Date updated: 20 09 2018
As far as your buddy’s concerned, you’re ‘top dog’. You’re the centre of their world and if you happen to go AWOL, it’s definitely time to panic. This is separation anxiety - and it can be tough for any dog to deal with. But here’s the good news: there are plenty of steps you can take to teach your pooch that “out of sight” doesn’t mean you’re gone forever…
What is dog separation anxiety?
You’re here and everything makes sense. Then you’re gone - and suddenly the house is empty. Take a moment to think about this from the point of view of your dog. They’re scared, they need reassurance, and as far as they know you might never come back!
Even for the smartest pooches, this is a lot to deal with. The people you’re most attached to are no longer there - and your natural reaction is to freak out.
For a new puppy in an unfamiliar home, all of this can be especially hard to take on board. For the first few months, they’ve basically spent every waking hour with their mum and siblings. Next comes the big move. It’s a whole new ‘pack’ and a completely different routine to learn. Even if you’ve just popped out for a pint of milk and some doggy snacks, how do they know that it’s not forever?
So for many pups, learning to deal with any separation anxiety issues becomes part of the growing up process. They get used to your comings and goings and start to understand your routine. It might take a helping hand, but eventually they relax and realise it’s not the end of the world.
What causes it?
While most pups will grow out of their separation issues as they get older and wiser, this isn’t always the case. The Kennel Club reports that for one in 15 pets, separation remains a real problem.
Dogs that have come from a shelter can have an especially tough time with it. It’s not hard to imagine why; if they’ve had first-hand experience of abandonment in the past, they’ll be understandably scared of history repeating itself.
Sometimes dogs with no previous problems can suddenly suffer from separation anxiety. Let’s say you’ve spent the last six months working from home but then your routine changes and you’re back on 9-to-5 in the office. As far as your buddy’s concerned, you’ve been mooching around together in the house for what seems like forever. Suddenly you’re gone and there’s no-one to play with. It’s easy to understand why they’d get anxious!
A house move can also be a trigger. The old place was their ‘den’. This place looks, feels and smells completely different. Your buddy might not like the thought of having to get used to it on their own.
How do I know if my dog’s got separation anxiety?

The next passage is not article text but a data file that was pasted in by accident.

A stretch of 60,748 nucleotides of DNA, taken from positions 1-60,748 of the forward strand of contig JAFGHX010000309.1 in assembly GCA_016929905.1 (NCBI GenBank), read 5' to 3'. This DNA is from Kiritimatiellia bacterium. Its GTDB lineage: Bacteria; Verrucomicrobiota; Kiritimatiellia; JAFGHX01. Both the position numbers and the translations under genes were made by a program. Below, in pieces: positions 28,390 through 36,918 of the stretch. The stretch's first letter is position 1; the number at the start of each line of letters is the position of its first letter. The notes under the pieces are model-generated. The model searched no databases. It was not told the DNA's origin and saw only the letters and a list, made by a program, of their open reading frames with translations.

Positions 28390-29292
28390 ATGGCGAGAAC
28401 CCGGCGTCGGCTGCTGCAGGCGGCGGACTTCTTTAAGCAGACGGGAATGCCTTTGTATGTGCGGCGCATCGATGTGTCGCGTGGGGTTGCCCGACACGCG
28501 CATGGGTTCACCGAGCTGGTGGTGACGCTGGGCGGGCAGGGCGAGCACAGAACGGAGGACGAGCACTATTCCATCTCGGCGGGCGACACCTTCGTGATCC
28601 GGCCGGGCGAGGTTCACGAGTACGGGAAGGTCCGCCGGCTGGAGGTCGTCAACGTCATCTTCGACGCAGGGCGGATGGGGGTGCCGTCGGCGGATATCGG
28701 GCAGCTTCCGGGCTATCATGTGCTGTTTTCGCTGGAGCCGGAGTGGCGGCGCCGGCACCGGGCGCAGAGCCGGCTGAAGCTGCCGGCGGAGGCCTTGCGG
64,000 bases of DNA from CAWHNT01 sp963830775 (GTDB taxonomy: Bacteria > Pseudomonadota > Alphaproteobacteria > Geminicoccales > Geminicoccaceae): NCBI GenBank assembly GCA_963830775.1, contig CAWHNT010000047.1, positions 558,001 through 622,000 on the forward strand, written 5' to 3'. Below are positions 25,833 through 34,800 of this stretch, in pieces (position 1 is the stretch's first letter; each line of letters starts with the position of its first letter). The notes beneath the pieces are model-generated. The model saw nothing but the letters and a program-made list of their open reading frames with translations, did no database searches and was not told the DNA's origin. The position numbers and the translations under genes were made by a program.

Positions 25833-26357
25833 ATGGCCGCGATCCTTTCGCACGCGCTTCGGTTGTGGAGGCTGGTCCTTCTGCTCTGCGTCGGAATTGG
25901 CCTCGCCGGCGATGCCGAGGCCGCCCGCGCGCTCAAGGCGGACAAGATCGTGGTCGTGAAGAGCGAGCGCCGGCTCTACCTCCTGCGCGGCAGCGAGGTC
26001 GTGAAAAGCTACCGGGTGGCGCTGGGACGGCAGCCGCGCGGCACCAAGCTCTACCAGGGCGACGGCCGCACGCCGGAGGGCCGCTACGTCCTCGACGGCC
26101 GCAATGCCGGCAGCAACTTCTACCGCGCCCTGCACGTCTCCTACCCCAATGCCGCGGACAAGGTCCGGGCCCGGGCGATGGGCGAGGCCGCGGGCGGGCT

There’s a problem with spotting separation anxiety: if your buddy’s affected, their behaviour will probably only change when you’re not there. So other than having a dog-cam installed, diagnosing is often a case of picking up the clues when you return.
First off, barking. Everything seems fine when you set off in the morning and nothing seems wrong when you get back. But then you learn from your neighbour that your buddy’s been barking or howling pretty much all day.
Unusual toilet habits can also be a sign. This includes needing to go more frequently than usual, doing it in unusual places, or coprophagia (eating it afterwards). Destructive behaviour is another common symptom. This could include tearing or biting at the furniture and carpets - as well as targeted attacks on the windows and doors. Digging up the garden is another one, while they search for an escape route to come find you!
One, some or all of these symptoms could indicate a problem. That said, it’s important to rule out alternative causes. For instance, unusual toilet habits could be a sign of a urinary tract or gastrointestinal problem. Barking might be down to triggers other than being home alone. To avoid accidentally trying to treat the wrong problem, check it out with your vet to get a second opinion.
How do I ease my dog’s separation anxiety?
Once you’ve established that separation is the issue, bear in mind the following…
This can be done while you’re still in the home. It’s about teaching your dog that being your buddy isn’t the same as being your shadow. Make a point of not always being in the same room together: move to a different part of the home and close the door. This can be especially useful for showing younger dogs that being apart is nothing to fear.
Ditch the dramatic entrances (and exits!)
You want to teach your dog that leaving the building is no big deal. So why turn it into an event? This is ‘cruel to be kind’ time: cut out the long goodbye cuddles. The aim is to show your buddy that popping out for a while is nothing special.
Counterconditioning is basically turning a negative reaction to a certain event into a positive one. It’s about changing your doggy’s mindset so that being alone is associated with good stuff (as opposed to being left moping alone).
Toys can be your secret weapon here. Think carefully about what type of toy is most likely to get your buddy seriously excited. Introduce that toy into the home - but save it exclusively for those times when you’re out of the house.
Little by little
Moving suddenly from 24 hours in each other’s company to being away for the entire working day is a massive shift. So take it slowly by gradually increasing the length of absence.
This combination of strategies can go a long way in helping most dogs to overcome separation issues. But what happens if your dog remains anxious? In these situations, you could be looking at a moderate to severe anxiety disorder. For this, don’t struggle alone. Professional input including specialist desensitisation and counterconditioning could be just what your buddy needs to successfully reduce their remaining separation issues.